● Judeo-Christian values are condemned as too restrictive and judgmental. But what about the risk that without the warning signs and guard rails they provide, young people ‒ and our nation ‒ will run off the road and over a cliff?

Adults recognize life’s risks and make choices accordingly. Young children are unaware of danger and act impulsively, then rely on adults to rescue them. The delusion that life can be risk-free is infantile and narcissistic: “I get to do what I want, and mommy and daddy will take care of me.” But the role of parent is being usurped by government, which tends to be a controlling, overprotective mother and a domineering, abusive father.

Risk is the catalyst of progress. In a risk-free world, dinosaurs would still rule. How can we learn from the mistakes of ourselves or others, if mistakes have no consequences? Risk is the price of free will.

Before we entrust government with eliminating all risks, we should be sure that it can distinguish important risks from trivial ones. Four firefighters died in a forest fire. Help from water-dropping planes was delayed because the water came from a river containing endangered fish. Human lives ‒ including two young women ‒ were at risk, but bureaucrats worried about the risk to fish.

If we tolerate a government that protects fish while allowing people to burn to death, we deserve that government. But who will speak up for us if bureaucrats decide to endanger our lives for equally dubious reasons? The more we obsess about trivial risks, the more likely we are to overlook serious risks.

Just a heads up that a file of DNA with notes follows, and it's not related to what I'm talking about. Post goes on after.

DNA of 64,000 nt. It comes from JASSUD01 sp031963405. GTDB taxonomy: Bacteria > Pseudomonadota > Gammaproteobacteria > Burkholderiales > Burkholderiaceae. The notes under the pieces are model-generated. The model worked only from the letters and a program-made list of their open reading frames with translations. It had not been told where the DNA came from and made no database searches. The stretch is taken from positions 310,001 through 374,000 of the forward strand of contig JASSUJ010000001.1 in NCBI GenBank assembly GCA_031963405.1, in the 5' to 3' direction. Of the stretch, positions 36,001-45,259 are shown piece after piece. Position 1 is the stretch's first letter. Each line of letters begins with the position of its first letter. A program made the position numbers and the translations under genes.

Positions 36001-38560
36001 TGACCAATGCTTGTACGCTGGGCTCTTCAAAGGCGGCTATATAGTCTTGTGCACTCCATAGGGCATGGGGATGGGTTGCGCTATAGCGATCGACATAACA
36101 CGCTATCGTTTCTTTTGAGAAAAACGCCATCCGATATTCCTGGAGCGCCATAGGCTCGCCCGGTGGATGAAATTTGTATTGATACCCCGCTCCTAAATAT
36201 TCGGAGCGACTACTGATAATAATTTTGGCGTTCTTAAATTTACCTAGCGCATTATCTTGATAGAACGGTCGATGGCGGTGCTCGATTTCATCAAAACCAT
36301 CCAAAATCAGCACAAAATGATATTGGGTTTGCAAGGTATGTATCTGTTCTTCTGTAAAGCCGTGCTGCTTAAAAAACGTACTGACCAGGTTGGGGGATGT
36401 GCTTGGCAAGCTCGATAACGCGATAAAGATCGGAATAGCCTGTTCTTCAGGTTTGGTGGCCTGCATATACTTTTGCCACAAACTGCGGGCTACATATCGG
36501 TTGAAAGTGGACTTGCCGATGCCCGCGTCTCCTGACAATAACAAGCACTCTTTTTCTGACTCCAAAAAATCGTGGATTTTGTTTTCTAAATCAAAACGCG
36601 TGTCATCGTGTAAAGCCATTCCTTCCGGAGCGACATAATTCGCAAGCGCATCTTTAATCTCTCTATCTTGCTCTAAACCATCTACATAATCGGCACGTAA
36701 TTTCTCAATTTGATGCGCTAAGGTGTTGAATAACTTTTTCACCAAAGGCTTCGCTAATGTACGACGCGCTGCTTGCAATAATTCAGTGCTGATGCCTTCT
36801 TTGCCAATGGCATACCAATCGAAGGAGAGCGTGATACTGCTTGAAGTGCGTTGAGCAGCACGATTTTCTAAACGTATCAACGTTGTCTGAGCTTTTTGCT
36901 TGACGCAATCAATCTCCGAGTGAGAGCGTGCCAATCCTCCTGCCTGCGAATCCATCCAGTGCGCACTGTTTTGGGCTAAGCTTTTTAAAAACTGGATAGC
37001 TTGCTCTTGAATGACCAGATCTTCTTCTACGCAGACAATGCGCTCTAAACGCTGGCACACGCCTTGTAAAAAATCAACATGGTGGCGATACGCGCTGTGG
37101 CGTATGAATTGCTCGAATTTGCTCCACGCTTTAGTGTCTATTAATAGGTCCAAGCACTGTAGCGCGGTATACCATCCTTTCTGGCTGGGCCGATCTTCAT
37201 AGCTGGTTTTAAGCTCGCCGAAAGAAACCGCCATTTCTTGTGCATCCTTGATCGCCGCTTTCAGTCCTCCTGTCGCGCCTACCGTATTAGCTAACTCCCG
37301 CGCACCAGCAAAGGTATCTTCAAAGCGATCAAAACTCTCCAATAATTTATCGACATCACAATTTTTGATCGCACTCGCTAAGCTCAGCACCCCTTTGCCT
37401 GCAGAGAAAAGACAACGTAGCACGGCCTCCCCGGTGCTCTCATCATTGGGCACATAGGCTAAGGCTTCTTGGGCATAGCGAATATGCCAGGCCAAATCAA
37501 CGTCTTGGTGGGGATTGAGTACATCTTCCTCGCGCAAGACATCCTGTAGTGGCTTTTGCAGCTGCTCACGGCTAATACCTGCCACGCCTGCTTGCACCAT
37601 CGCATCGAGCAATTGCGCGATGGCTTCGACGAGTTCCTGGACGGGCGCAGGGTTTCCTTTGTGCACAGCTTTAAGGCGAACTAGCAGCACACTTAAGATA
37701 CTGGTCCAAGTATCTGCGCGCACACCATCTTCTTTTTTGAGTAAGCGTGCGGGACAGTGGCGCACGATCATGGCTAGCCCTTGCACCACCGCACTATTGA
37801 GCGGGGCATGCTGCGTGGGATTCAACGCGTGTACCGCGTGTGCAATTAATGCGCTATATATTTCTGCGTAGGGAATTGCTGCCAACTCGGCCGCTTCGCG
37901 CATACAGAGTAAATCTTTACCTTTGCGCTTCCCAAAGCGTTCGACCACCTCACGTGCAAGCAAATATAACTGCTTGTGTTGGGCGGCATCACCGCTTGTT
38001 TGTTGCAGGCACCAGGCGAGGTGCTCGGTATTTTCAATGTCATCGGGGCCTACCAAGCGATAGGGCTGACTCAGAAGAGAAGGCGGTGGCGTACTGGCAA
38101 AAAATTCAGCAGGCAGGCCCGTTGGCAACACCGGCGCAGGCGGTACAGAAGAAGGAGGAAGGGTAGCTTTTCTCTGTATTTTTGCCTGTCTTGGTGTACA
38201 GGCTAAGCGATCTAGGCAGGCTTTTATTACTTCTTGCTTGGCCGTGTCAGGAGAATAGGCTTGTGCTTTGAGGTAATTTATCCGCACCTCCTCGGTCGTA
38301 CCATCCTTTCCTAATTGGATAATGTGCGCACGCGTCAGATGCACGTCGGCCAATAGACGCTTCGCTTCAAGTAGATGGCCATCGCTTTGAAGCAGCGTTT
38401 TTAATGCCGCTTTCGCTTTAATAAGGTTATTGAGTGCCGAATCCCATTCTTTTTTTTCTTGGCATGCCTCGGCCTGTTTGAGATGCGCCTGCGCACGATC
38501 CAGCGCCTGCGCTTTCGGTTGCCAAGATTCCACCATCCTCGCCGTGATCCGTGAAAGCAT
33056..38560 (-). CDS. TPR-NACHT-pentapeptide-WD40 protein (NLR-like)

Governments pass new laws every year in an effort to remove every imaginable risk. But what about the risk that a government powerful enough to eliminate all risks will be powerful enough to enslave us? In order to eliminate all risks, a government must control every aspect of life. The effort to make the world risk-free will necessarily lead to a too-powerful government, which – as history clearly shows – is the greatest risk of all.

And what about the risk that this government will be so obsessed with the risks of second-hand smoke, minute traces of pesticides, and endangered fish that it overlooks huge risks like international terrorism? Isn’t that exactly what happened on 9/11?

Concentrate on big risks. Don’t try to eliminate all conceivable risks. It’s just too risky.